From basic phone calls to instant messaging, digital methods of communication have surged in recent years, propelled by both technology (Voice over IP, the proliferation of smartphones and mobile devices) and the convenience of near-instant contact from anywhere with an internet connection.
But before such communications can occur, the devices involved must first establish a connection, trading the information they’ll need to support the interaction. This is often accomplished using SIP—Session Initiation Protocol—a signaling protocol used to enable communication services, like VoIP.
is an open-source server platform supporting SIP. While it offers some key advantages for developers, OpenSIPS also has plenty of opportunities to enhance the platform.
That’s worrisome, especially for businesses trying to provision fast, functional real-time communications in this era of remote and hybrid work amid a heightened cybersecurity risk landscape. Across countries and industries, the cost of cyberattacks
increased by 72% over the last five years, according to Accenture’s Annual Cost of Cybercrime study, and an overwhelming number of business leaders worry that a growing reliance on new technologies is increasing their vulnerability.
The good news? You don’t have to sacrifice performance to protect communications from common cyber threats.
What is OpenSIPS?
Ideally, communication happens so quickly that a user is never aware there are two distinct phases to establishing a voice call. But the reality is that before devices can share information, they first need to exchange details about how to handle the call.
For VoIP, a signaling protocol called SIP
is used for the exchange. SIP is an application layer protocol that defines the messages sent between user devices, or endpoints, and rules for establishing and terminating a VoIP session. SIP can be used for voice calls, video calls, instant messaging, and other interactive applications.
OpenSIPS is an open-source server platform that is often employed to support SIP. Released under the GNU General Public License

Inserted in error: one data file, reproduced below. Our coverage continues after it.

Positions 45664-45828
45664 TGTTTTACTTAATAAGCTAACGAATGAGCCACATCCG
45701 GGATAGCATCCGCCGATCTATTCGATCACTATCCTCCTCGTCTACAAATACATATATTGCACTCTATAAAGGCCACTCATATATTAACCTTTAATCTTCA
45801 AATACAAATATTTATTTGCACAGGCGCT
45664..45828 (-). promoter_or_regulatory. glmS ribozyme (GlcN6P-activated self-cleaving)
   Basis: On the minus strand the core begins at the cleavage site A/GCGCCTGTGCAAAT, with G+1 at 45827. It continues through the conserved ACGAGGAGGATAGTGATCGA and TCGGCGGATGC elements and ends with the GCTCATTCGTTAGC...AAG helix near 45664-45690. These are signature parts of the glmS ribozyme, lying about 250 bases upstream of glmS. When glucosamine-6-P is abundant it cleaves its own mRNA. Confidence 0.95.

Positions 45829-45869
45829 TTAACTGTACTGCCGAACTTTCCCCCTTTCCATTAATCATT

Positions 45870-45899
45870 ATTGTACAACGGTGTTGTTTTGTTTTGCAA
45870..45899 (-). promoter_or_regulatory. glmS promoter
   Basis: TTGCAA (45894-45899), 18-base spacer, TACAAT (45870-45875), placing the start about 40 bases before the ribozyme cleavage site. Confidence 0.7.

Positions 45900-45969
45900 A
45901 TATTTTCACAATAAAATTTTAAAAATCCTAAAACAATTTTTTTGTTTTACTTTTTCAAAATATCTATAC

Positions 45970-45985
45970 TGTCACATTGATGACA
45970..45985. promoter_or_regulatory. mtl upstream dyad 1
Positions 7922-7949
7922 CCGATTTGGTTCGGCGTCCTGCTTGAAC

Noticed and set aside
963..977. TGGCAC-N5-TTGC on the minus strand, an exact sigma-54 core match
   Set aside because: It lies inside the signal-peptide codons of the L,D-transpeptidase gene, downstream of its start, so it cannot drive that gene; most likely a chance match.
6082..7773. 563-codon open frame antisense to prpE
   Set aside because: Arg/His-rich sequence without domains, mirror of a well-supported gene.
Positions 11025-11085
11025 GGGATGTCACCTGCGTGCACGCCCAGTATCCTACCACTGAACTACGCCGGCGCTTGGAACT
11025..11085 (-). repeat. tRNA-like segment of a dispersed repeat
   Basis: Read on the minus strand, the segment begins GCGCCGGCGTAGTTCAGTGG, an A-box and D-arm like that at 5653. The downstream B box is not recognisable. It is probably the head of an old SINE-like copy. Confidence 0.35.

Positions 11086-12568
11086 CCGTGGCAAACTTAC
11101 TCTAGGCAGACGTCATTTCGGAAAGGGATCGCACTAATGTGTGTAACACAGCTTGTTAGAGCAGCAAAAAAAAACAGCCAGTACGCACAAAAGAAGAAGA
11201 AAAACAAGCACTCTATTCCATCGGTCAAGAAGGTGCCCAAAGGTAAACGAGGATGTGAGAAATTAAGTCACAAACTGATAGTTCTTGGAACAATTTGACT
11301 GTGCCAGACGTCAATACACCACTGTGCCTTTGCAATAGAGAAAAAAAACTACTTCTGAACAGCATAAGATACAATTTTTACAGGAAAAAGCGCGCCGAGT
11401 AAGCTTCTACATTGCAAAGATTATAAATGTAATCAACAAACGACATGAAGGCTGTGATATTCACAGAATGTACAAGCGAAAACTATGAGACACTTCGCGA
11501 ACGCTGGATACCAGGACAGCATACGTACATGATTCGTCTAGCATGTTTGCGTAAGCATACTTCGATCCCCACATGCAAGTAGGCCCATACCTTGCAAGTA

, OpenSIPS software is free to developers. Like previous versions, the latest release—version 3.2.0
, deployed in July—can be freely used, shared, and modified.
The benefits of using OpenSIPS
Just like other open-source software, OpenSIPS is available free of cost—and because it’s so widely used, it benefits from ongoing collaboration and improvements from developers worldwide. Some recent enhancements
in the new release include greater cloud integration and monitoring capabilities, better cluster control and management, security improvements such as reworked TLS/SSL authentication, and the full ability to support Diameter applications
There are additional reasons why OpenSIPS has become a prolific option used by telecom companies, enterprises, and a host of others over the last 10+ years:
Ultimately, performance is king—and there are comprehensive assessments of OpenSIPS that conclude it delivers on high levels of speed, throughput, and additional performance metrics
compared to other SIP servers and proxies.
Ease of use
OpenSIPS is easy to deploy and requires only basic Linux and programming logic knowledge. OpenSIPS’ custom language is quite similar to C code, although there are some advanced scenarios where a basic grasp of SIP is also helpful.
There is also extensive how-to documentation
available for deploying OpenSIPS. From basic installation and setup to advanced topics such as SIP routing, the sizable community of developers who use OpenSIPS has given rise to a robust library of webinars, tutorials, and other resources.
OpenSIPS’ scripting language and modular architecture make it simple to plug in various functionalities as needed.
OpenSIPS’ main challenge
Some security features—such as Message Digest Authentication, which verifies a users’ credentials—are available in OpenSIPS. But even with those deployed, the SIP managed communications network remains an attractive target for hackers
and is still highly vulnerable to certain types of attacks:
A DDoS, or distributed denial of service attack, occurs when hackers maliciously flood a network with traffic, bringing data flow to a halt. Unlike a regular denial-of-service attack, DDoS attacks are coordinated attacks from large-scale networks of devices (often individual machines infected with malware), making them difficult to shut down.
When a DDoS attack hits a VoIP carrier, the result is outages and disruptions to inbound and outbound calls, SMS, and other services. Such an attack can essentially bring call centers and other business operations to a halt for its duration.